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Teacher Margaret Kowalik delivering Chromebooks to Kailyn Smith's home. Kailyn's mom, Kim, is next to her (in the doorway).
Teacher Margaret Kowalik delivering Chromebooks to Kailyn Smith's home. Kailyn's mom, Kim, is next to her (in the doorway).

Tech delivery enables Grand Island students to learn from home

Sat, Apr 11th 2020 07:00 am

By Michael J. Billoni

When Max Pikula became a principal for the first time in his 20-year career in the Grand Island School District six months ago, he never envisioned doing what is required today with his faculty at Huth Road Elementary.

As a result of schools being closed since March 17 – until at least the end of April – school systems throughout New York state have begun distance learning to keep students engaged with their teachers and fellow students while being mandated to remain at home because of the COVID-19 pandemic.

Two week ago, Grand Island Central School District Superintendent Brian Graham, Ed.D., worked closely with Pikula, William Kaegebein Elementary Principal Mary Haggerty, and district Transportation Supervisor Theresa Alizadeh on the delivery of Google Chromebooks to the homes of the third-, fourth- and fifth-grade students at both schools.

“I am so thankful to our amazing staff, faculty, supervisors and administrators for working together on the delivery of these Chromebooks. Students from grades 3 through 12 are now able to use their school district mobile device at home, allowing them to communicate, interact and participate in a continuity of learning during this unprecedented school closure,” Graham said.

The district plans to soon distribute iPads to second-grade students.

Pikula said the Chromebooks give his teachers the opportunity to access the Google Classroom platform, which the students are already familiar with.

“This platform is giving us the ability to take the physical classroom in the school building and make something equivalent in the real world with students who now are at home,” Pikula explained via a phone interview. “The teachers in our district now have an ability to communicate and teach through a variety of ways, thanks to this technology.”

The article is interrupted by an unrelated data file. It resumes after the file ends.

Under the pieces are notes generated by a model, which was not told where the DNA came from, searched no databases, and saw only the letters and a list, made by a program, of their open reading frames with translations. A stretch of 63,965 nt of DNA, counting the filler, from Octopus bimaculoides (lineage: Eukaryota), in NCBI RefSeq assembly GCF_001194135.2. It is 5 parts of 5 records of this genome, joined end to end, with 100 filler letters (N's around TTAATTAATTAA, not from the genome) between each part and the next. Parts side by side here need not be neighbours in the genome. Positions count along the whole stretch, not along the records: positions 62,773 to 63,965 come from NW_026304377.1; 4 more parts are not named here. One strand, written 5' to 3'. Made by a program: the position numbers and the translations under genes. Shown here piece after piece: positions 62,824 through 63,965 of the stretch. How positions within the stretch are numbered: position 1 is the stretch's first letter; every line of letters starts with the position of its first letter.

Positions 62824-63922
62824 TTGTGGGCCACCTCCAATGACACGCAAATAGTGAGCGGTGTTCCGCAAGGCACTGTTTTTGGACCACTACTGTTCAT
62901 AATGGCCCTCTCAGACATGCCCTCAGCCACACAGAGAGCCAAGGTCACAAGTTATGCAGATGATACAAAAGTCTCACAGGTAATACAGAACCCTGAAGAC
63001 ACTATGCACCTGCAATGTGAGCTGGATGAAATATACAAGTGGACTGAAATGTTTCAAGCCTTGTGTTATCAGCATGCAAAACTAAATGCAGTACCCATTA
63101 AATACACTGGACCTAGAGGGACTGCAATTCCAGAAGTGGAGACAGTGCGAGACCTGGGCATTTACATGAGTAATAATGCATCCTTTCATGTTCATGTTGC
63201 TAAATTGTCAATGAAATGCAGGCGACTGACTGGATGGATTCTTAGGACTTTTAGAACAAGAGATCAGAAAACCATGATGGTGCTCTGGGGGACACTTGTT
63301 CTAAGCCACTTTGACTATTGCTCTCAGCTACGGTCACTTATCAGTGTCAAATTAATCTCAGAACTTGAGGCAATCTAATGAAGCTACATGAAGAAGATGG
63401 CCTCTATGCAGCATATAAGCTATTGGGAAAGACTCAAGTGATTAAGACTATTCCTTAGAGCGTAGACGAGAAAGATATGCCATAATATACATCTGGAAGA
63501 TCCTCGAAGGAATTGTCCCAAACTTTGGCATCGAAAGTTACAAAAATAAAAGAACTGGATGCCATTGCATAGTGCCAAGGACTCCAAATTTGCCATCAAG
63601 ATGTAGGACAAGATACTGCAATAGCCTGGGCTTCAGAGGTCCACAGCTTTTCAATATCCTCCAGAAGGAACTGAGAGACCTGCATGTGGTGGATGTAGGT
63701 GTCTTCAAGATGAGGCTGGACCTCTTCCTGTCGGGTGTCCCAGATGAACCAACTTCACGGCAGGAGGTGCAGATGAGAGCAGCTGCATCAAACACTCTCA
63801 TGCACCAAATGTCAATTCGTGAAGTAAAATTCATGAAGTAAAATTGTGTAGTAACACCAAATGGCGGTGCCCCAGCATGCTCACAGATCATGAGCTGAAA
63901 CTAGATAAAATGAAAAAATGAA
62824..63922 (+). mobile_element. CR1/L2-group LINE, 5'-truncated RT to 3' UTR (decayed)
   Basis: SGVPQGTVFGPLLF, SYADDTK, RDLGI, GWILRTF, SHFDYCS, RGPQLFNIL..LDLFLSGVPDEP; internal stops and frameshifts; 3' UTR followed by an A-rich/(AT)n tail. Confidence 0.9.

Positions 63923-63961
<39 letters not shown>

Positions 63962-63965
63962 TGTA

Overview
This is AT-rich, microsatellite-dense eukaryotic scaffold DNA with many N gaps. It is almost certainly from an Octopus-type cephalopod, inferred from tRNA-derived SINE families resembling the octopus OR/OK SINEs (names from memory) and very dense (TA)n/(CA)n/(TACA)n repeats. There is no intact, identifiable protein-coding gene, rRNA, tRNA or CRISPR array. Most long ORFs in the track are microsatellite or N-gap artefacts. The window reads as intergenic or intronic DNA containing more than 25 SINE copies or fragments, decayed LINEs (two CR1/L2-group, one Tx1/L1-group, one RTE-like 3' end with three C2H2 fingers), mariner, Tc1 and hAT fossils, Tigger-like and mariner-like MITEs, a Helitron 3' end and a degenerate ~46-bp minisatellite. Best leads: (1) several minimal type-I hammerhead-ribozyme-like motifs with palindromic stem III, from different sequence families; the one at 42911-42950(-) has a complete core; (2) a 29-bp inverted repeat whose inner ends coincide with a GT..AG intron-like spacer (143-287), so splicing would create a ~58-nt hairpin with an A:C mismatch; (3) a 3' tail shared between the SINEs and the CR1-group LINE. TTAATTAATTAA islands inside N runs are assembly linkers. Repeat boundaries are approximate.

Pikula spent his first 16 years in the district teaching special education at Kaegebein before becoming a middle school assistant principal and eventually taking this job last summer. He said his experience at Kaegebein had him working with many of the teachers on his faculty, so that narrowed the learning curve for him.

“We have a great team here and we are communicating regularly about ways to better communicate and build programs for instructing our students,” Pikula said.

The distance learning his teachers follow does not require students to be in front of their computers all day. Rather, teachers invite students to a “Google Hangout” at various times of the day to outline the programs they will follow.

Pikula said the administration’s next challenge will be to review state guidelines and determine the next step in providing a distance learning program. Another challenge has been getting parents accustomed to this new way of educating their children, but he has been encouraged by their support.

Kailyn Smith, a Huth Road fifth-grade student, said she was excited to receive her Chromebook from Margaret Kowalik during the deliveries.

“I am happy I can now do my science, math, reading and social studies, but I am not happy I cannot be with my teachers and friends in our classroom. I Facetime and text them, but it just isn’t the same,” Kailyn explained from a distance as she picked up the book from her front steps.

“I will be really sad if we miss out on our fifth-grade Moving Up Day,” she noted.

                                   

Huth Road Principal Max Pikula transporting Chromebooks to a bus for delivery to students

Jessica Brown, left, and Amy McMann load Chromebooks into a Grand Island School District bus.

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